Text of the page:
Police and cameras on a collision course

the tools of the peopleThe inevitable conflict between people with cameras and people in authority is heating up, and news organizations need to be doing more than just paying attention. This is one of those sticky issues between the personal media revolution and traditional media, because one’s perspective on the matter determines where you stand. If you’re a “member of the press,” you enjoy certain freedoms at crime scenes, etc., and your concern about the rights of everyday citizens is limited to whether their pictures or video are of sufficient interest to warrant insertion in your own work. If you’re an everyday Joe with a camera, your interest is more self-driven, but both groups are heading for a showdown with authority sooner or later.

The real sore spot is when that which is being photographed is authority operating outside their authority, as in the case of overzealous cops beating the crap out of somebody. You can apparently take all the pictures you want on a public street, unless the subject in the viewfinder makes law enforcement look bad.

In an utterly chilling report from independent news source Alternet.org, reporter Rania Khalek writes: “More and more people use their smartphones to record police misconduct. But laws against wiretapping are being used to intimidate and stop them.” If the public is the new media (I’ll get to that in a minute), then our culture has a serious problem on its hands.

One would think the fear of videographers on every block would be a powerful deterrent to police misconduct. However, legislatures are not taking this newfound power against police abuse lightly. In at least three states, it is illegal to record any on-duty police officer, even if the encounter involves you and may be necessary to your defense, and even if the recording is on a public street where no expectation of privacy exists. The legal justification is usually based on the warped interpretation of existing wiretapping or eavesdropping laws with statutes against obstructing law enforcement sometimes cited.

Illinois, Massachusetts and Maryland are among the 12 states where all parties must consent for a recording to be legal. Since the police do not consent, the camera-wielder can be arrested and charged with a felony.

…The most pernicious prosecutions to date have taken place in Illinois, where the sentence for recording a police officer is considered a class 1 felony — on par with a rape charge — and can land a person behind bars for more than a decade.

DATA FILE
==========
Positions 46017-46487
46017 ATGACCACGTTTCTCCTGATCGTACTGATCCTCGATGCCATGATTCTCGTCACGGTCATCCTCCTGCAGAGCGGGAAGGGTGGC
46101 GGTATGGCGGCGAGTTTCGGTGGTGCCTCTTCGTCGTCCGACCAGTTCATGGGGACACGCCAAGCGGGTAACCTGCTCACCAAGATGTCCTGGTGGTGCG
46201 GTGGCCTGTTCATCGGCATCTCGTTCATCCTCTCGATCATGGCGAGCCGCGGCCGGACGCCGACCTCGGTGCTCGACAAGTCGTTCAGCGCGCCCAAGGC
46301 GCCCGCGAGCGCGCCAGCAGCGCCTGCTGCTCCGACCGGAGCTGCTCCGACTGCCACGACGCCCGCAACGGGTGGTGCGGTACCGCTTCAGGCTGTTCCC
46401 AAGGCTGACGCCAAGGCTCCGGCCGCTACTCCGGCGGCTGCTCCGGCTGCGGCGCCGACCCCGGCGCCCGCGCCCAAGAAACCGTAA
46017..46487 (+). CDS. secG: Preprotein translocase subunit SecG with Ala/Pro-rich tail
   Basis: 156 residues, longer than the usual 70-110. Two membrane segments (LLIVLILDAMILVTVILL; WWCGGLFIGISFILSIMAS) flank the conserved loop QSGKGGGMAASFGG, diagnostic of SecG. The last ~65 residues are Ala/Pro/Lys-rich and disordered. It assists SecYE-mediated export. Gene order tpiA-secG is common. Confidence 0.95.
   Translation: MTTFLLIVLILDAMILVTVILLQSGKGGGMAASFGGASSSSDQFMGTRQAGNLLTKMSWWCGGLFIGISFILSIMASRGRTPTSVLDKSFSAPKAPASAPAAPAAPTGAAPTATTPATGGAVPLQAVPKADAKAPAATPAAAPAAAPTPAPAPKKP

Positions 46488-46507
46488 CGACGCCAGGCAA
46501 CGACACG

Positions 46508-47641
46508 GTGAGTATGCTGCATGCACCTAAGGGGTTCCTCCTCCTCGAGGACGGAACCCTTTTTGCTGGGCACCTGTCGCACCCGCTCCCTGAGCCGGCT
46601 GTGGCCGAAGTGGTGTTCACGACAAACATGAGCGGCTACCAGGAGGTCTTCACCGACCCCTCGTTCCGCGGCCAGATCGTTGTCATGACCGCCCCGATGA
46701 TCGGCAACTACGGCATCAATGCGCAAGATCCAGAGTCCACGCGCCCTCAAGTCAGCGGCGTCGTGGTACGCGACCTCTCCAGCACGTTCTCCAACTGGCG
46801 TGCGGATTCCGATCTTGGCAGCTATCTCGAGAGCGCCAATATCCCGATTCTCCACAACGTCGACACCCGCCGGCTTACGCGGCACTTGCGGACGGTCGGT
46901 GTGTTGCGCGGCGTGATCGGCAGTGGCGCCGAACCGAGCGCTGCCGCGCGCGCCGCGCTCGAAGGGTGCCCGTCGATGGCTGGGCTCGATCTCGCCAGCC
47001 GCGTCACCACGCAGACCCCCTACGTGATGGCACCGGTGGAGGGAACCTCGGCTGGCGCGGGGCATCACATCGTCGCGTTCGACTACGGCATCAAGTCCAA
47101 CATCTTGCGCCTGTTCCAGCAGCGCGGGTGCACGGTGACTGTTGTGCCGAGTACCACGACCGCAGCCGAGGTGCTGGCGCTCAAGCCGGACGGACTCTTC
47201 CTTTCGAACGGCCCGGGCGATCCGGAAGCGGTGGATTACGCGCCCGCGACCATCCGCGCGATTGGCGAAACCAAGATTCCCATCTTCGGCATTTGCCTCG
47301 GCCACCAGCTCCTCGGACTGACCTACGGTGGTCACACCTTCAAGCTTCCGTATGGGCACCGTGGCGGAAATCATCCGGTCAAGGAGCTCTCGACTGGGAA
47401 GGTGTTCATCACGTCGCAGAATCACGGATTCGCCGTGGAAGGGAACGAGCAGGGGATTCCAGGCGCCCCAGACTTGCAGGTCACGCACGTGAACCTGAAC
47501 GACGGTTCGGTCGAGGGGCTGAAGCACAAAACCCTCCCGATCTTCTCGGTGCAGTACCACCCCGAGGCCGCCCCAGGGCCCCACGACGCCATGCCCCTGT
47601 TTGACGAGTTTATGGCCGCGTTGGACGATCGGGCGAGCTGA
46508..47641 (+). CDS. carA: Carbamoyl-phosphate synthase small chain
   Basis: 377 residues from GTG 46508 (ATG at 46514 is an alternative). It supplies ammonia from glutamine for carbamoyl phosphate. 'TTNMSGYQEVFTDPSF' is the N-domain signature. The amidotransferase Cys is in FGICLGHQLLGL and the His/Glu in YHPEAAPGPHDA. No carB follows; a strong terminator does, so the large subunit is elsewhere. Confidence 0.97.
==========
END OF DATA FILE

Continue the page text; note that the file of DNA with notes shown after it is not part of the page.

These cases are, of course, thrown out of court, but that hasn’t stopped the arrests. Police have argued that they need protection from all these cameras, because it might inhibit officers from doing their jobs in the field (here, here, here).

Khalek’s article is worth reading, because it references many current and past cases and reveals a growing tendency on the part of police in several locations to confiscate the cameras and phones of onlookers in the name of seizing evidence.

Narces Benoit's videoIn Miami Beach on Memorial Day weekend, 12 cops sprayed Raymond Herisse’s car with 100 bullets, killing him. Herisse was a career criminal who police say tried to run over officers with his car. The police then seized and destroyed cameras and phones. One man, Narces Benoit, removed the SIM card from his phone and put it in his mouth. When his footage was later aired by CNN, police were caught in their lies about what went down.

CNN is an interested party in all of this, because of the huge success of its iReport unit. In a recent interview with Beet.tv, Lila King, Participation Director at CNN Digital and longtime head of iReport noted that contributions of citizen reporters have become “core of he the way we tell big, breaking stories.” iReport has 800,000 citizen reporters around the world, but those in the U.S. face ridiculous charges, if they cross the acceptable line with local law enforcement.

And, of course, citizen journalists aren’t the only ones subject to the overzealous behavior of cops. Last Friday in New York, Suffolk County Police arrested a freelance news photographeron obstruction charges when he refused to stop video taping police. Police say the charges will be dropped, but the point is that, again, legal authority was used to inhibit the gathering of news, and this must concern us all.

This issue is only going to get worse, and ultimately, it’ll be up to Congress and the courts to figure it all out. The law of unintended consequences is waiting in the wings, however, as governments try to press their need for authority over this in public. The First Amendment is the “first” for a reason, and in the age of its writing, it protected those who bought ink by the barrel and those who printed their pamphlets any way they could.

We’ve entered a new age, the depth and reality of which is being revealed more and more with each passing day. People with cameras will take pictures, and the truth is we NEED them to be taking pictures. Yes, there needs to be a few rules. Yes, there are privacy issues. Yes, authorities need to be able to do their jobs. In the end, however, there’s simply too much at stake for all this to play out without the input of professional media companies. Here are some thoughts about what we can do.

  • Each company needs to make a quality decision about whether the rights of citizens to photograph or take videos at news scenes is something we wish to support. Assuming the answer is “yes,” then we must get involved, in the courts by filing friend-of-the-court briefs and at the legislative level, both locally and nationally.
  • Local media properties would be smart to be proactive in the matter. Have meetings with local officials to determine their wants and needs and encourage their participation BEFORE it becomes a problem in your market.
  • Involve the public in the effort and solicit their participation through social media or otherwise.
  • Own the story. This is something that impacts anybody with a smartphone. What ARE their rights? If we want their pictures and their videos, we need to make sure we’re publicly supporting their actions.